Veteran Stories:
David Ritchie

Air Force

  • RCAF pilot David Ritchie in the cockpit of a M.K. 5 Spitfire in 1942

  • Squadron officers and NCO pilots of the 411 Squadron RCAF in front of Mk. 5 Spitfire, 1942. David Rtichie was sent this picture while he was stationed in North Africa.

  • David Ritchie's fellow pilots of the No.52 Operational Training Unit, D Flight at RAF Station Aston Down in front of a Spitfire Mark 1, November 1941

  • A letter from David Ritchie's former Commanding Officer (C.O.) of the 411 Squadron, RCAF with a message from the Air Officer Commanding (A.O.C). of No. 12 Group concerning his successful forced landing under difficult conditions on May 20th, 1942

  • David Ritchie flew his Spitfire Mark 5 off this aircraft carrier HMS Eagle in the Mediterranean Sea and landed in Malta, 706 miles away on his sortie of July 15, 1942

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"I was in Malta for about three and a half or four months and I was shot down in my last flight with 126 RAF Squadron, used a parachute and dropped into the water…"

Transcript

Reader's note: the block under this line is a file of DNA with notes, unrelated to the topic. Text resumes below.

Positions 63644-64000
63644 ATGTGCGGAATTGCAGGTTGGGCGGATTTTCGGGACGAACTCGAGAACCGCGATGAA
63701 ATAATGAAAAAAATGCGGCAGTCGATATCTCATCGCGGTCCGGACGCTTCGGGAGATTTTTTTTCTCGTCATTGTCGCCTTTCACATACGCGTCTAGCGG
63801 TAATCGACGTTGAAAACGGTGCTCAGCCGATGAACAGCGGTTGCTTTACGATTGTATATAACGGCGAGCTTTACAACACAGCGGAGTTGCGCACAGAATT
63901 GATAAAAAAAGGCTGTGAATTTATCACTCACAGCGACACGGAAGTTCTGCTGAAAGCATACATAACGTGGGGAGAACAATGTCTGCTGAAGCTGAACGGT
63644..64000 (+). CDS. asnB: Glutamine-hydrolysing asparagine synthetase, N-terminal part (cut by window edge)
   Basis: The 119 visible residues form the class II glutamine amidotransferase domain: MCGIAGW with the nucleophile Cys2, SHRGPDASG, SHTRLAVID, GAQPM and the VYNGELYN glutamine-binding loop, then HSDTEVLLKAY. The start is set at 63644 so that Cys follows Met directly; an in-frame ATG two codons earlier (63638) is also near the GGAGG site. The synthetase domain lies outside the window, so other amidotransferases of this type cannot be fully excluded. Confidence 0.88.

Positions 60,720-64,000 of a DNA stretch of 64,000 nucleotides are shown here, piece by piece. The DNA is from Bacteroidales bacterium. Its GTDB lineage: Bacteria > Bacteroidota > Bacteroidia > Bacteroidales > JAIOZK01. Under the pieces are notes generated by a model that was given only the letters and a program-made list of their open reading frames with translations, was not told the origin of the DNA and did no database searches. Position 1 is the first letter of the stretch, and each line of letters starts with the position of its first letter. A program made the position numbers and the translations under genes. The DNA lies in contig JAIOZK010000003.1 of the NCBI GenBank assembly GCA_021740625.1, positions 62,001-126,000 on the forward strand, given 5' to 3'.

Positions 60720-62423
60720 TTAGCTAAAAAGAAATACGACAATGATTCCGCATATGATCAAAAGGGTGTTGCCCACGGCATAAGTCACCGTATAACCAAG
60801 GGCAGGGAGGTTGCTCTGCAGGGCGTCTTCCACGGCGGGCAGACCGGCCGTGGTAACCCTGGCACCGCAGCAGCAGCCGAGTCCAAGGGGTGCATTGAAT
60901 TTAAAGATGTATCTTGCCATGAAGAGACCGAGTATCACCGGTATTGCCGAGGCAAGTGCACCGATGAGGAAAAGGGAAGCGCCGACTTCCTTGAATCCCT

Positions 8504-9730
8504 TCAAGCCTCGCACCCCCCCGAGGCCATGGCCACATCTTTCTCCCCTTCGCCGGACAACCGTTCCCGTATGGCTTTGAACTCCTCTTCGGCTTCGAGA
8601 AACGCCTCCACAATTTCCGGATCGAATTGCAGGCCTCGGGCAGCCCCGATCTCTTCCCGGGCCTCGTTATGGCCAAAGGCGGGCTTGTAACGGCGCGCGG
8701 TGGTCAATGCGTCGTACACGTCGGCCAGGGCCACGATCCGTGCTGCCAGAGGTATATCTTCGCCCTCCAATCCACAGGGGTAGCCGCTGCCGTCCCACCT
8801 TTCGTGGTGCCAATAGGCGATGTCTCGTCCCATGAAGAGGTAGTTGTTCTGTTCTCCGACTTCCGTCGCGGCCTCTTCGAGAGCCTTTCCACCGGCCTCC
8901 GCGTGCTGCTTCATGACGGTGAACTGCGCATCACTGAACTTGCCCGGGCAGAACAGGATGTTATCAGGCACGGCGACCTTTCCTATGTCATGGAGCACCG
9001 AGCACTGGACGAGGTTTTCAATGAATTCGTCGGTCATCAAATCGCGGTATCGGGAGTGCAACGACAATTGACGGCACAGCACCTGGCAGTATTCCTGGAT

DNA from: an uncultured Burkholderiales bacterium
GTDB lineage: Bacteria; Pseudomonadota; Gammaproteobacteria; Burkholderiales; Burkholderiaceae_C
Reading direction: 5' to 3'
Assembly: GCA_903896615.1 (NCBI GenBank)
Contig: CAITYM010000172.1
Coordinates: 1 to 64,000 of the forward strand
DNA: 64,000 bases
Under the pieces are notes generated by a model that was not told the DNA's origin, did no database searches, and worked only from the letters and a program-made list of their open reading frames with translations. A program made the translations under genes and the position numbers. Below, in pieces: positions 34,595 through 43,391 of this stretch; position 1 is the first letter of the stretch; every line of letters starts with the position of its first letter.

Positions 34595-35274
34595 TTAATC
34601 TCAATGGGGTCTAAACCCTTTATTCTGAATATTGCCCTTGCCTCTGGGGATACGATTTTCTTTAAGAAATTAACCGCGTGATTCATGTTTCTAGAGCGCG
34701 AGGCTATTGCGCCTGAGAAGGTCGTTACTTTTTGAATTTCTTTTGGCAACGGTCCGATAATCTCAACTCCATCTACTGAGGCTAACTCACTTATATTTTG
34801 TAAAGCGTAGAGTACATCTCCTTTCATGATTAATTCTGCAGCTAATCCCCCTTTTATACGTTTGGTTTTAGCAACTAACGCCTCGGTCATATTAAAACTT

David F. Ritchie. I was in the Royal Canadian Air Force, seconded to the RAF [Royal Air Force] part way through World War II. I started out in the Air Force as an Aircraftman 2nd class. And when I finished my flying training, on graduation at the Wing ceremony, I was made a sergeant pilot and was given my Wings. I went overseas on the [RMS] Empress of Asia. She was a messy ship. She was a dirty ship. She'd carried Italian prisoners of war to Canada and she wasn't cleaned for us. We were so angry when we got to England. When we disembarked, they gave us a box of food. It included a stale sandwich and an orange. And when we got on the dock we were marched away, we flung our orange at the captain who was on the bridge of the ship. Then I went on to learn to fly Spitfires and when I finished that training, I was sent to 411 [County of York] Squadron, a Royal Canadian Air Force fighter squadron, just outside of London. We did sweeps and patrols over ships and had some very serious losses. On one trip we lost four of our pilots. We were moved from 11 Group to 12 Group in Digby, Lincolnshire and we flew on ops over the Channel. After I had been with the squadron about four months, I was called into the commanding officer's office with another sergeant pilot, Harkness, and we were told, "We want two volunteers to go to Malta – you and you." I went to Malta. I was in Malta for about three and a half or four months and I was shot down in my last flight with 126 RAF Squadron, used a parachute and dropped into the water. I spent 24 hours in the water and was most fortunate to be picked up by an RAF air-sea rescue boat. The Germans were also picking up our crews and their crews when they'd find them in the water. So I went back to Malta and I went into hospital. I had a broken collarbone and lost a few teeth. And when I was fixed up, five or six weeks later, I was sent out to the Middle East. I went out to the Middle East by submarine – HMS Clyde, then the largest submarine in the world. The French Surcouf had been sunk and the Clyde was now the largest. She was used to supply petrol to the Air Force in Malta. They'd taken out one of the rows of batteries and they used to carry the petrol in five-gallon cans. So here I was going out in empty submarine, and I slept on the floor of the battery room and that trip lasted eight days. Several days out, we were depth-charged by the Axis Navy and we could hear the depth charges going off around us, and rattling the walls of the submarine as we sat in the mud on the bottom of the Mediterranean Sea. Somehow or other they missed us and after the Axis Navy had left, we turned on our engines again and we continued on. About two days later, we sunk a German submarine on the surface. Somehow or other they knew about the German submarine up ahead and stayed in position waiting for her to cross the bow of our submarine which was under the surface. My belief is that we knew about it through Intelligence, through the way we broke the German code through the Enigma. And they were a sitting target. They didn't have a chance. We fired the only two torpedoes our submarine was carrying. As I was mentioning, her job was to carry fuel and so she was light of munitions and only had two torpedoes and they were both fired. And we could hear the thump after so many seconds after they'd fired. And they would time it with their watches and then we eventually heard a thump, thump. And we were all convinced at that point that they had succeeded. Then we kept going. We didn't stop. And that was quite a trip.
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